1) Be the Pack Leader: Dogs naturally follow the pack leader. A pack leader is a strong, stable, and consistent person. Those are some of the traits that a lot of dog owners forget.
Dogs can tell if you have confidence and will see themselves as the pack leader and you as weak. When this happens, bad behaviors like excessive barking, chewing and scratching, leash-pulling, or anxiety, will start to develop.
That's why it's important that you become your dogs pack leader. This role doesn’t begin when your dog is nine months old or when he’s bad, it begins when you take him/her home for the first time. For your new puppy to grow into a healthy, balanced dog, you must show leadership from day one! If you don't it could running everything including friendships. For example,
2) Positive reinforcement: Positive reinforcement is an amazing training tool for pets, but don't go ahead and praise everything that your furry friend does. If you want to get the best out of positive reinforcement, there are a number of important things to do and don't do. Do, Immediately praise and reward desired behavior. Dogs live in the moment, so your response should be immediate. Praise can be treats and affection, and should be used whenever your dog does something that you want them to do.
3) Work on commands: Pet him and celebrate each time he does what you say. It's best to keep it short and fun. The goal is to get your dog to see that good things come when she obeys you. Because of that, you should make training short, fun, and positive. Also, end every training on a good note.
4) Remove Excess Energy: Have you ever tried to communicate with a hyper toddler? If you have then you know how excited energy can be distracting. It’s no different with dogs. When your pup is raring to go, his only focus is on releasing all that pent-up energy inside, and he’s going to have a hard time listening to you.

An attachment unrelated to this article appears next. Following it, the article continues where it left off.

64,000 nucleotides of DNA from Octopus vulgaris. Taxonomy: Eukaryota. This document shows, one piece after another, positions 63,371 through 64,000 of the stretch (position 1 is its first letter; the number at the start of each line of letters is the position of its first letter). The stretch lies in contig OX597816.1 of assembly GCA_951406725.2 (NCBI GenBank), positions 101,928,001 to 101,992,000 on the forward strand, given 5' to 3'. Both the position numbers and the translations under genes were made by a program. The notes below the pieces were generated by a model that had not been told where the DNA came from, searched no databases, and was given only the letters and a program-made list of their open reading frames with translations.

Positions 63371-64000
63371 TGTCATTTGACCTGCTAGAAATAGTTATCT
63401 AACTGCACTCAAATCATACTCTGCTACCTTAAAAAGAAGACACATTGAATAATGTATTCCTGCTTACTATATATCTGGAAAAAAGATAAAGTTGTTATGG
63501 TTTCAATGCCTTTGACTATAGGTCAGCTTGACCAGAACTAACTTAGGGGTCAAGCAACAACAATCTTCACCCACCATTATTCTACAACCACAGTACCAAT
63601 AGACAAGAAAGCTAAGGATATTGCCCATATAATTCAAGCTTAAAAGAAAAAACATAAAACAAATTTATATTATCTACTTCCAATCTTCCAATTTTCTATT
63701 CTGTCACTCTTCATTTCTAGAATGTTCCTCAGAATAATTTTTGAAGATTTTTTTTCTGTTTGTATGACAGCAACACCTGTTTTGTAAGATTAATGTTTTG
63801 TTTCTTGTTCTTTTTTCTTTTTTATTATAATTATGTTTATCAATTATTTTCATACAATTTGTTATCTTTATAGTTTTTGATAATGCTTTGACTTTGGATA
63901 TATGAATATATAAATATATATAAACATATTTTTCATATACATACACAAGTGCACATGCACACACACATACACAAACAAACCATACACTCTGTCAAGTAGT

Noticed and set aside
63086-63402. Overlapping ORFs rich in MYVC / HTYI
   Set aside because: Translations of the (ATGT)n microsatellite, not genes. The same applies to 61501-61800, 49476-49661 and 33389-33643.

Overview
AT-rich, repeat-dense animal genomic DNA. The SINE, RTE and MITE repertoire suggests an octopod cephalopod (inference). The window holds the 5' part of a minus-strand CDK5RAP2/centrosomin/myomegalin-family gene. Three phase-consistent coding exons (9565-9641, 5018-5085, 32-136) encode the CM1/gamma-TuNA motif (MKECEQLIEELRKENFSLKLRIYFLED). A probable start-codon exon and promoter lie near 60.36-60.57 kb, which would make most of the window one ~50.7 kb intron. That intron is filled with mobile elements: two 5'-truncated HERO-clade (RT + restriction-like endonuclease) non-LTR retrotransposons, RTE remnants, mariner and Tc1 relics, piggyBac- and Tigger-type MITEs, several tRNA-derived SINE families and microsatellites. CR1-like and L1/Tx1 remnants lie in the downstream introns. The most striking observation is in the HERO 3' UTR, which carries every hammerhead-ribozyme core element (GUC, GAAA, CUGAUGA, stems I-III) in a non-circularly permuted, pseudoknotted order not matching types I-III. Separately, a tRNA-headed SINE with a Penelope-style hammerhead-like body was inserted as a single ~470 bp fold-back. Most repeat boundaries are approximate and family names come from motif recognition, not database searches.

So remember to practice first exercise, then discipline, and then affection. A daily walk that truly drains all of your dog’s energy will go a long way.
5) Master Your Energy: Canines listen to their pack leaders, and you can only be that leader if you show calmness and a positive energy. If you panic or are unsure as you give a command, your dog will tune you out. Unfortunately, a lot of us aren’t really aware of the energy that we give off. Have a friend observe your behavior and give you feedback — or even film it so you can see for yourself.
6) Stop Relying on Verbal Commands: Dogs don’t speak to each other, they use energy and body language to communicate. So it’s not shocking that they sometimes have trouble picking up on our verbal commands, especially when they are bombarded by our constant talking all day.
Even if they know a command, they may actually associate it more with a non-verbal cue you give at the same time — something you may not even realize you’re doing.
If your dog is listening to you, consider what may have changed about your physical presence. Are you holding a baby? Are you sitting down? Are you looking away? Small changes like these may be impacting your ability to fully communicate your message like you normally would.
7) Take the road less traveled: Many dog owners come up with a route that works for them and stick with it forever because that’s the easiest thing to do, but over time this can bore both you and your dog. If you want to spice things up, i'd suggest making some small changes, such as walking the opposite direction on your next walk, or try something completely different and head to a park or dog-friendly beach.
Switch it up even if you’ve been taking different routes already. The simple routine of going out, walking for a bit, and then going home can get old pretty quickly. Bring back some fun by planning the walk around some other activity, such as going to a dog-friendly restaurant for dinner or shopping in a dog-friendly store. When you’re done, you can continue the walk and be happy that you accomplished another task as well.
8) Notice Your Dog’s Emotional State: Beyond pent-up energy, your dog may be distracted by a number of emotions. If you are trying to train her to come when a neighbor’s dog approaches, your pup may instead be so focused on claiming her territory that she’s tuned you out. Or she may be so frightened by the sound of thunder and lightning that there’s little mental space to hear your command to go to her crate. You have to deal with the underlying issue before you can get your dog to really listen to you. This is a perfect example of what happens when you don't control your dogs emotional state, and how to fix it.